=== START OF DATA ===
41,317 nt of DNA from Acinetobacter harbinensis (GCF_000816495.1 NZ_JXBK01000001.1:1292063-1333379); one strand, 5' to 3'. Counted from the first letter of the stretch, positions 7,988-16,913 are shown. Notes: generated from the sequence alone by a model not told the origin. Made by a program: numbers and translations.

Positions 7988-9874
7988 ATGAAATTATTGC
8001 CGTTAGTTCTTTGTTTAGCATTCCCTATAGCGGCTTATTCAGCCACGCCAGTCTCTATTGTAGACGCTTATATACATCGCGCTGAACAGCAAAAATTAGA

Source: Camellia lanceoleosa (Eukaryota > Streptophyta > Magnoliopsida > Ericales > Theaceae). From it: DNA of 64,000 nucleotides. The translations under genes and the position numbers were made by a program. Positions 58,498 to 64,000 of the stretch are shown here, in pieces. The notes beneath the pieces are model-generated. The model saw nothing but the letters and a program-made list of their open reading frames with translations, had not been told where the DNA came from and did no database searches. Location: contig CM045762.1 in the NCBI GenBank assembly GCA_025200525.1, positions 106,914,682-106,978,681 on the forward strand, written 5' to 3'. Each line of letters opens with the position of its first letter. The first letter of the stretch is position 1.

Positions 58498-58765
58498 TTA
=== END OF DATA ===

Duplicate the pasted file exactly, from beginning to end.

41,317 nt of DNA from Acinetobacter harbinensis (GCF_000816495.1 NZ_JXBK01000001.1:1292063-1333379); one strand, 5' to 3'. Counted from the first letter of the stretch, positions 7,988-16,913 are shown. Notes: generated from the sequence alone by a model not told the origin. Made by a program: numbers and translations.

Positions 7988-9874
7988 ATGAAATTATTGC
8001 CGTTAGTTCTTTGTTTAGCATTCCCTATAGCGGCTTATTCAGCCACGCCAGTCTCTATTGTAGACGCTTATATACATCGCGCTGAACAGCAAAAATTAGA

Source: Camellia lanceoleosa (Eukaryota > Streptophyta > Magnoliopsida > Ericales > Theaceae). From it: DNA of 64,000 nucleotides. The translations under genes and the position numbers were made by a program. Positions 58,498 to 64,000 of the stretch are shown here, in pieces. The notes beneath the pieces are model-generated. The model saw nothing but the letters and a program-made list of their open reading frames with translations, had not been told where the DNA came from and did no database searches. Location: contig CM045762.1 in the NCBI GenBank assembly GCA_025200525.1, positions 106,914,682-106,978,681 on the forward strand, written 5' to 3'. Each line of letters opens with the position of its first letter. The first letter of the stretch is position 1.

Positions 58498-58765
58498 TTA